- Beazer Homes achieved revenues of $742.4 million, $1.0 billion and $1.1 billion for FYE 2011, FYE 2012, and last twelve months ended December 31, 2012. The company achieved a net loss of $204.9 million, $145.3 million and $145.3 million over that same period.
- For the last twelve months ended December 30, 2012, the company's gross margin was 14.6%, while is SG&A was 16.1% of revenues. That said, the company achieved an operating loss each year during the review period.
- Through year-to-date February 1, 2013, the stock achieved a 0.00% return.
- Hovnanian Enterprises achieved revenues of $1.3 billion, $1.1 billion and $1.4 billion for FYE 2010, FYE 2011 and FYE 2012, respectively. It's net income was $2.6 million in FYE 2010, while it achieved a net loss of $286.1 million and $66.2 million in FYE 2011 and FYE 2012, respectively.
- For FYE 2012, gross margin was 16.1% and SG&A was 9.6% of revenues. However, other expenses (including other interest) were 11.7% of revenues, causing the company to incur a pretax loss.
- Year-to-date February 1, 2013 the stock achieved a 98.9% return.
- DR Horton achieved revenues of $3.5 billion, $4.2 billion and $4.6 billion for FYE 2011, FYE 2012 and last twelve months ended December 31, 2012, respectively.
- It earned net income of $71.8 million, $956.3 million, and $994.9 million over that same period; however, its pro forma net income (excluding the benefit of a reduction in its deferred tax asset allowance), would have been $7.3 million, $145.7 million and $193.0 million for FYE 2011, FYE 2012 and last twelve months ended December 31, 2012, respectively.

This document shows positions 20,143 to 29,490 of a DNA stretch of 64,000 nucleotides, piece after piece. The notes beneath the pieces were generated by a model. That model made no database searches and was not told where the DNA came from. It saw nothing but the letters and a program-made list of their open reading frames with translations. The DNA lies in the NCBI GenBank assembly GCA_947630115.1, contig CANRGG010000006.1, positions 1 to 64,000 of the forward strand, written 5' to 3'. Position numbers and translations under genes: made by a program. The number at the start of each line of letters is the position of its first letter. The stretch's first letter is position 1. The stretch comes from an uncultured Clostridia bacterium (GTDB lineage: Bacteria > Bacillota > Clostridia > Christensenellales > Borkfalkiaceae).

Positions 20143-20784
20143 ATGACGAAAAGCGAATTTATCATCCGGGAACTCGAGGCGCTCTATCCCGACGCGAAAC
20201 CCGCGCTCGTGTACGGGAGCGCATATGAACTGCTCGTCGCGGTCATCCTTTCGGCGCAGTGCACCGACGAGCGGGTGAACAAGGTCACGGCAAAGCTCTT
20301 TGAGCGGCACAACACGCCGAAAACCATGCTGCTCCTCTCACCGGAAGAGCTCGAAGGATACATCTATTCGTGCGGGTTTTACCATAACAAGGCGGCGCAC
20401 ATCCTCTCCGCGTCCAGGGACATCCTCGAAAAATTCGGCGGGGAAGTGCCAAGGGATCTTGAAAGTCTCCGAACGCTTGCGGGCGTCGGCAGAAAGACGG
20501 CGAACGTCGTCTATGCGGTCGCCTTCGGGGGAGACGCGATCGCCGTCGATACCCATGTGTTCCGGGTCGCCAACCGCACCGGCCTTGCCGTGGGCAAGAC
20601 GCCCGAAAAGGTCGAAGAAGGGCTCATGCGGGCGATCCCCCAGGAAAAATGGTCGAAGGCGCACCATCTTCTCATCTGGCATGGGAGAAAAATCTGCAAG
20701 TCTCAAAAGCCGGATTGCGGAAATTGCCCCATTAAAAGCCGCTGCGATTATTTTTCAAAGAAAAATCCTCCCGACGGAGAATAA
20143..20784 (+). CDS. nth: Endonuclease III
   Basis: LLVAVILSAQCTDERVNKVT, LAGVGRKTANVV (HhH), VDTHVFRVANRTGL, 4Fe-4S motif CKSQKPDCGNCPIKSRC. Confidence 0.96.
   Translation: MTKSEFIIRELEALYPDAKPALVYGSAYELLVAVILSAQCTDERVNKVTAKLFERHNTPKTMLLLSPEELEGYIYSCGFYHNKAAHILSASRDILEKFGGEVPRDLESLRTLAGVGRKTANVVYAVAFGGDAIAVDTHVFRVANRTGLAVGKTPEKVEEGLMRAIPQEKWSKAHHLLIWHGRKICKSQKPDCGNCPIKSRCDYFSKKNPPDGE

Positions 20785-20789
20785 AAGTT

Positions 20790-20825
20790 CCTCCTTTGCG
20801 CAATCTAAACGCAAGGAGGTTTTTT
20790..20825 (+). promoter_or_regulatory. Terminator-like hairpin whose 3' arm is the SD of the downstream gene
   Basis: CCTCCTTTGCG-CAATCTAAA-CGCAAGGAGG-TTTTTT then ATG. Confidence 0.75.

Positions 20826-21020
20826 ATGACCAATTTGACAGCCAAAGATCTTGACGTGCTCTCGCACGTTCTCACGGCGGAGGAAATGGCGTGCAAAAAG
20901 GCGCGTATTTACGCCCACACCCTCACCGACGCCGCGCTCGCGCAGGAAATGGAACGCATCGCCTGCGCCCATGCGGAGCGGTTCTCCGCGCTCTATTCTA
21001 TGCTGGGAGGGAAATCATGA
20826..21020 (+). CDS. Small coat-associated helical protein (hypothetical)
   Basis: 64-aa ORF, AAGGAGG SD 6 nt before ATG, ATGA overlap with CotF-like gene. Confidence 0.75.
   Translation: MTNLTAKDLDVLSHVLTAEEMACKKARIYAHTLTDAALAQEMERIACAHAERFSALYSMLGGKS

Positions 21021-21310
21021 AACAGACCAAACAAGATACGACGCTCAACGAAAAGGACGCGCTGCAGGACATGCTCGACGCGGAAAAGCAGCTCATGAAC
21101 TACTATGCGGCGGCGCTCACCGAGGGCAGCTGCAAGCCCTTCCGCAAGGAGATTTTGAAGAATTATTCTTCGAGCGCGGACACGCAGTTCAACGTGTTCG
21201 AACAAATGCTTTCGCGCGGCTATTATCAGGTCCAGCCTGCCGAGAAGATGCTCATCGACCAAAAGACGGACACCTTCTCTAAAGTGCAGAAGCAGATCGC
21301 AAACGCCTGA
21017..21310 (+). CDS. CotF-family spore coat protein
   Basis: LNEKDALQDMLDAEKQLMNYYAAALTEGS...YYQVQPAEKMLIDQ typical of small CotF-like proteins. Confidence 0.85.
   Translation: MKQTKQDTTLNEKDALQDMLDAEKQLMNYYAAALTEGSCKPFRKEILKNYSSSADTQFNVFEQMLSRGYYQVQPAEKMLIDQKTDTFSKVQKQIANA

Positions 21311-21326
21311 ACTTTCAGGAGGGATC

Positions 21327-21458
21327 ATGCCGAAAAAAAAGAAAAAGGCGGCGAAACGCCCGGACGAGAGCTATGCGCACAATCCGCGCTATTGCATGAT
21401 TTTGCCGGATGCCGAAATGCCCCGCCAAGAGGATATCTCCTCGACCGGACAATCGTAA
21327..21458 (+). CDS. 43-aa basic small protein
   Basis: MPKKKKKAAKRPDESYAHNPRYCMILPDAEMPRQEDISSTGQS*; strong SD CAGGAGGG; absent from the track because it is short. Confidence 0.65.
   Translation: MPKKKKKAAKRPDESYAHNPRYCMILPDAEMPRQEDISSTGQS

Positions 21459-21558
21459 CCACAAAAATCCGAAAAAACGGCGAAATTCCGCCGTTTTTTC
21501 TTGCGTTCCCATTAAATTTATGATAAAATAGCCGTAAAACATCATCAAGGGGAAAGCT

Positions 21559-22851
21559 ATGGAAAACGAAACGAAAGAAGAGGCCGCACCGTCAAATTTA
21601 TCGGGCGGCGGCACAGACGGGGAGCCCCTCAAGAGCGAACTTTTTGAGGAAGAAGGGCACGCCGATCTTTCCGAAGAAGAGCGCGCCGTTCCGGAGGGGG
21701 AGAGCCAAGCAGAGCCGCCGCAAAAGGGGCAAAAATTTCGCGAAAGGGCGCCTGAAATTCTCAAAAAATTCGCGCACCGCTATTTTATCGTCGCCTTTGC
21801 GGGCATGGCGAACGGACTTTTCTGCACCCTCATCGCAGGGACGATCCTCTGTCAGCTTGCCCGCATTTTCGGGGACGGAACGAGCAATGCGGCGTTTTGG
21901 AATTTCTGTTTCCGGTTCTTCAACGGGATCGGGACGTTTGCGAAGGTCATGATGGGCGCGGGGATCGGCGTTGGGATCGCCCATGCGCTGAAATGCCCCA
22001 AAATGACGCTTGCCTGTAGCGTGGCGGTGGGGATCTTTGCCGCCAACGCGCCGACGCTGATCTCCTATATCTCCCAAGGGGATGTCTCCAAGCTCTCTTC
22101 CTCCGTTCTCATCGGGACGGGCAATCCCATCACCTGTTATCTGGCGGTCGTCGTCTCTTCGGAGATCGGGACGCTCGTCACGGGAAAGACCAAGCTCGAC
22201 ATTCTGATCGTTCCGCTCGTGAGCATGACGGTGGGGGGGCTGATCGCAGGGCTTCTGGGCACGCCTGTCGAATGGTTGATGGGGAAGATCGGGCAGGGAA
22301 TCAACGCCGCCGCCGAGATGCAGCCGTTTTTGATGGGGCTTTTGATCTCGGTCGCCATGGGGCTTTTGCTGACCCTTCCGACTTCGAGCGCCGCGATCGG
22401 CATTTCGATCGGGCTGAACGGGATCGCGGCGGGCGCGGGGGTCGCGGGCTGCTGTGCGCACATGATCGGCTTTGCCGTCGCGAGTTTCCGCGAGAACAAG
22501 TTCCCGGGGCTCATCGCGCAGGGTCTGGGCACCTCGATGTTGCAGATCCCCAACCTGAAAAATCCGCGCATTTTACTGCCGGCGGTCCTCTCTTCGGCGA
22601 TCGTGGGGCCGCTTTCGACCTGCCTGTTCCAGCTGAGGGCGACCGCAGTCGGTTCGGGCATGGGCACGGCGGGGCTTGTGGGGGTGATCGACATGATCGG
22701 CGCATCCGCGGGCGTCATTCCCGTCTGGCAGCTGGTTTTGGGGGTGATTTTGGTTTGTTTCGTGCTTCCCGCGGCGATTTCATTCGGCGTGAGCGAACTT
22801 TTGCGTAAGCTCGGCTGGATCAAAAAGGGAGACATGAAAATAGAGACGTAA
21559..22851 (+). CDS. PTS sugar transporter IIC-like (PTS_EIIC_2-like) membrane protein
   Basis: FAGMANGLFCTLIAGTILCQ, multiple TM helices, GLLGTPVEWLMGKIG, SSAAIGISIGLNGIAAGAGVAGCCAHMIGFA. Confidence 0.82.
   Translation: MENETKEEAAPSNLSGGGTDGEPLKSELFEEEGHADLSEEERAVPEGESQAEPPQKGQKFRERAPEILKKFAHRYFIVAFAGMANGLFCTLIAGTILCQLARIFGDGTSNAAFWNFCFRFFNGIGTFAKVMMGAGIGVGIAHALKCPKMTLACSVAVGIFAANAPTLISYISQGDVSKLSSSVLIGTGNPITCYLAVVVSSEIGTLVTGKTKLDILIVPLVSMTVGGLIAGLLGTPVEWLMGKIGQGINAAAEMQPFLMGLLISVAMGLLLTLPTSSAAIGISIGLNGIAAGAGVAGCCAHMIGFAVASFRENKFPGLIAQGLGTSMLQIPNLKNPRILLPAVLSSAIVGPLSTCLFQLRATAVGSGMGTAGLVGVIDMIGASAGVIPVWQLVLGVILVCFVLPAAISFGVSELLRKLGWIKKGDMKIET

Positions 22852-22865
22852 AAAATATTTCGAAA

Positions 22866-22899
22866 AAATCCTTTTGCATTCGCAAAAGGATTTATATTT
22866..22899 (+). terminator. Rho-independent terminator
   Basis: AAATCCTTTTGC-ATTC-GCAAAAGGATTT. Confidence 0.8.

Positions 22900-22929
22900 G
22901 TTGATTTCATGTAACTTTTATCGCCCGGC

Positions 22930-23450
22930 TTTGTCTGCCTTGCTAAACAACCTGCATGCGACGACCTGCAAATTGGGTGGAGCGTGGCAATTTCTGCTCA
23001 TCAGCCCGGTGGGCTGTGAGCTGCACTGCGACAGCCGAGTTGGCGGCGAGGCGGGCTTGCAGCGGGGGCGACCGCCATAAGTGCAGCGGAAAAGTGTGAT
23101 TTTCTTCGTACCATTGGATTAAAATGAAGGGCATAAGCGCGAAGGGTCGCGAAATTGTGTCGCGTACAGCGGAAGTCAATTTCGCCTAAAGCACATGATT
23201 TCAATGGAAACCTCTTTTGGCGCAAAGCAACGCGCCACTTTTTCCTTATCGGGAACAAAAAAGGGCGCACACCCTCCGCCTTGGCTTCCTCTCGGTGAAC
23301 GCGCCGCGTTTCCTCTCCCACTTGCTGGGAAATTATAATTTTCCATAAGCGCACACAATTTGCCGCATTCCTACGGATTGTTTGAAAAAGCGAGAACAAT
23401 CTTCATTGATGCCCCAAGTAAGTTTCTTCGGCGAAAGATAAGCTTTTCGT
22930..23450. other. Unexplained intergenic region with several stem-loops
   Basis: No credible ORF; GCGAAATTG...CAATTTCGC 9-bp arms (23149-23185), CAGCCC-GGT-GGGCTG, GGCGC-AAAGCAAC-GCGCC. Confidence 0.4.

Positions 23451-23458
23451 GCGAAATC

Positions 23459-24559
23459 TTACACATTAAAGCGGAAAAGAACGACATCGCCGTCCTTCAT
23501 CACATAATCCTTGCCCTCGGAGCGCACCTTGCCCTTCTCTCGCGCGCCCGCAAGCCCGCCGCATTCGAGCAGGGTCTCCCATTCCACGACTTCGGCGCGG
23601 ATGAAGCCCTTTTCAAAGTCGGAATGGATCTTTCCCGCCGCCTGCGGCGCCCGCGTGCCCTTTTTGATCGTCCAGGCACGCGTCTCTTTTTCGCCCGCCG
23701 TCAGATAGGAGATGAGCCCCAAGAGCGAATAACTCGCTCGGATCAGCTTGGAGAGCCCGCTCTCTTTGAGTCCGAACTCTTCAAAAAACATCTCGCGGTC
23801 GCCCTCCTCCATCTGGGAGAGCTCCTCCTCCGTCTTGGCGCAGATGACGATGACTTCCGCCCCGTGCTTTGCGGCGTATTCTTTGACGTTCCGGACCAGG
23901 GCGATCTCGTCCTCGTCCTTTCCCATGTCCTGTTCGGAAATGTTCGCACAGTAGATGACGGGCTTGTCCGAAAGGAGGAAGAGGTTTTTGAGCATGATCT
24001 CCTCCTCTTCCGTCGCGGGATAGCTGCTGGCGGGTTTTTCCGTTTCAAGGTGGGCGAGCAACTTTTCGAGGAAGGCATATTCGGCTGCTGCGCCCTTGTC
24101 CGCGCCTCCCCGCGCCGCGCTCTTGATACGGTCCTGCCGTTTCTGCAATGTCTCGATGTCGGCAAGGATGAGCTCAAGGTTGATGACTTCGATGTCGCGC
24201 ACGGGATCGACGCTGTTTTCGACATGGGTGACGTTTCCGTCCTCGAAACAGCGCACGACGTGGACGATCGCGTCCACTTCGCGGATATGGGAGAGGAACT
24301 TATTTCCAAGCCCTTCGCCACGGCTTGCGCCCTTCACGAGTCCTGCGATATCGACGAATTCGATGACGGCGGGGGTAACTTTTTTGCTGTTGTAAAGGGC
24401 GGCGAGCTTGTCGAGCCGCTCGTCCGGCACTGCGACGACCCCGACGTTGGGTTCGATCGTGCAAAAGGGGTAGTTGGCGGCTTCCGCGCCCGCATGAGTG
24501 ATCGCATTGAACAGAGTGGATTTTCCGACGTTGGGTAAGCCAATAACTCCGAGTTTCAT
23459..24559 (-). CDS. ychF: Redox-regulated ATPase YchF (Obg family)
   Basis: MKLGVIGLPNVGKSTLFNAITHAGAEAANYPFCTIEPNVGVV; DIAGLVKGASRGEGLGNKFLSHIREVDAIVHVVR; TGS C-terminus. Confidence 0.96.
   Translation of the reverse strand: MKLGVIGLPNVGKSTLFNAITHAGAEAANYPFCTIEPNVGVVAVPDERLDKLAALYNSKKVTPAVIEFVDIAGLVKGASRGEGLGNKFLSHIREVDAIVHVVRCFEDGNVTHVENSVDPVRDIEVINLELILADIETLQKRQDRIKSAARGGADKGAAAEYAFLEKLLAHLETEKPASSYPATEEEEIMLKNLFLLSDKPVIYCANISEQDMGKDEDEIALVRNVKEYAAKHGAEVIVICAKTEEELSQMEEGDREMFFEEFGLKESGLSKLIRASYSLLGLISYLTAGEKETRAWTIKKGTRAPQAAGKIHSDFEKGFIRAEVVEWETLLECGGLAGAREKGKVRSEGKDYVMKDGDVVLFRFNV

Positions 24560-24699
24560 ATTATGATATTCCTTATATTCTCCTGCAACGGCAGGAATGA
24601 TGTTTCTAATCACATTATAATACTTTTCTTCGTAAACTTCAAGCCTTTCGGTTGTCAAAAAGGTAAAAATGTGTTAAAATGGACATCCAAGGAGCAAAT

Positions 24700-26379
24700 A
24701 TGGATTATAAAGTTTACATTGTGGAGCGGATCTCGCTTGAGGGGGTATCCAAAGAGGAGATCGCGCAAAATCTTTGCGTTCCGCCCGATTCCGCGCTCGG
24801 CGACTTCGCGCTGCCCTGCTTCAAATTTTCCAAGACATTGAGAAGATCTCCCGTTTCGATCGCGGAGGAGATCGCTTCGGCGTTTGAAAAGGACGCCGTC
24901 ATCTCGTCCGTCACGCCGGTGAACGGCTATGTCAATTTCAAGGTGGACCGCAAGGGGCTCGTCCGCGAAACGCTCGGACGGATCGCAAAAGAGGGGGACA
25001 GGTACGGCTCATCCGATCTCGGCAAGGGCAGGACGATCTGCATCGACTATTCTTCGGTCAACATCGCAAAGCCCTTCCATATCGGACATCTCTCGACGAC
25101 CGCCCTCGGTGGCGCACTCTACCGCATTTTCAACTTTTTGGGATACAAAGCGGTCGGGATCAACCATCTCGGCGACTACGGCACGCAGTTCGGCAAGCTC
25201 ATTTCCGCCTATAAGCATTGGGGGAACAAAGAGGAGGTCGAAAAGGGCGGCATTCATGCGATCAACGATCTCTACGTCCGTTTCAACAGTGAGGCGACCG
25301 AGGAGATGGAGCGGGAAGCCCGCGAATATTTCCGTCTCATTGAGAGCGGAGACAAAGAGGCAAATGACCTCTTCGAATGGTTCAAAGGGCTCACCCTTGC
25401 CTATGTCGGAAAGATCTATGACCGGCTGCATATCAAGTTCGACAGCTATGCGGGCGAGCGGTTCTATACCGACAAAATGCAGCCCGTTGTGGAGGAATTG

- DR Horton's gross margin of 18.0% for the last twelve months ended was the highest of any of the selected home builders, giving it ample cushion to cover its SG&A at 12.0% of revenues.
- Year-to-date February 1, 2013 the stock achieved a 65.7% return.
- Pulte achieved revenues of $4.4 billion, $4.0 billion and $4.2 billion for FYE 2010, FYE 2011 and last twelve months ended September 30, 2012, respectively. The company achieved a net loss of $1.1 billion and $210.4 million in FYE 2010 and FYE 2011, respectively. For the last twelve months it earned net income of $161.2 million.
- For the last twelve months the company's gross margin was 14.3% and its SG&A was 10.8% of revenues. For FYE 2010 and FYE 2011, Pulte's gross margins were lower than its SG&A expense ratios, resulting in an operating loss.
- Year-to-date February 1, 2013 the stock achieved a 159.9% return.
"The Pain Ahead" For Home Builders
Though housing starts have rebounded from their 2009 trough, they may not reach pre-crisis levels of one million annually any time soon. In fact, if interest rates increase, they could retest the lows of 2009. According to the new book "SHOCK EXHCHANGE How Inner-City Kids From Brooklyn Predicted the Great Recession and the Pain Ahead":
Housing starts of 609 thousand in 2011 are less than a third of the 2.1 million starts at the peak of the review period (2005), and about 10% above the 2009 trough of 554,000 - the lowest since WWII. Falling home prices, rising foreclosures, sticky unemployment levels and banks' higher underwriting standards have attributed to some of the most dismal housing starts on record. Contrastly, housing starts during the recession of the early 1990s never fell below 1 million. The "tale of two recessions" reiterates that the crisis of 2008 was driven by real estate speculation - fueled by Wall Street - that will take years to rectify ... If mortgage rates reach double digits, housing starts could retest the lows of 2009.
The "smart money" invested in home builders in 2012 prior to the run up in stock prices. The eventual rise in interest rates could stall housing starts, and the earnings of home builders. That said, investors should look to take profits and potentially re-invest at a lower entry point.
Disclosure: I have no positions in any stocks mentioned, and no plans to initiate any positions within the next 72 hours. I wrote this article myself, and it expresses my own opinions. I am not receiving compensation for it (other than from Seeking Alpha). I have no business relationship with any company whose stock is mentioned in this article.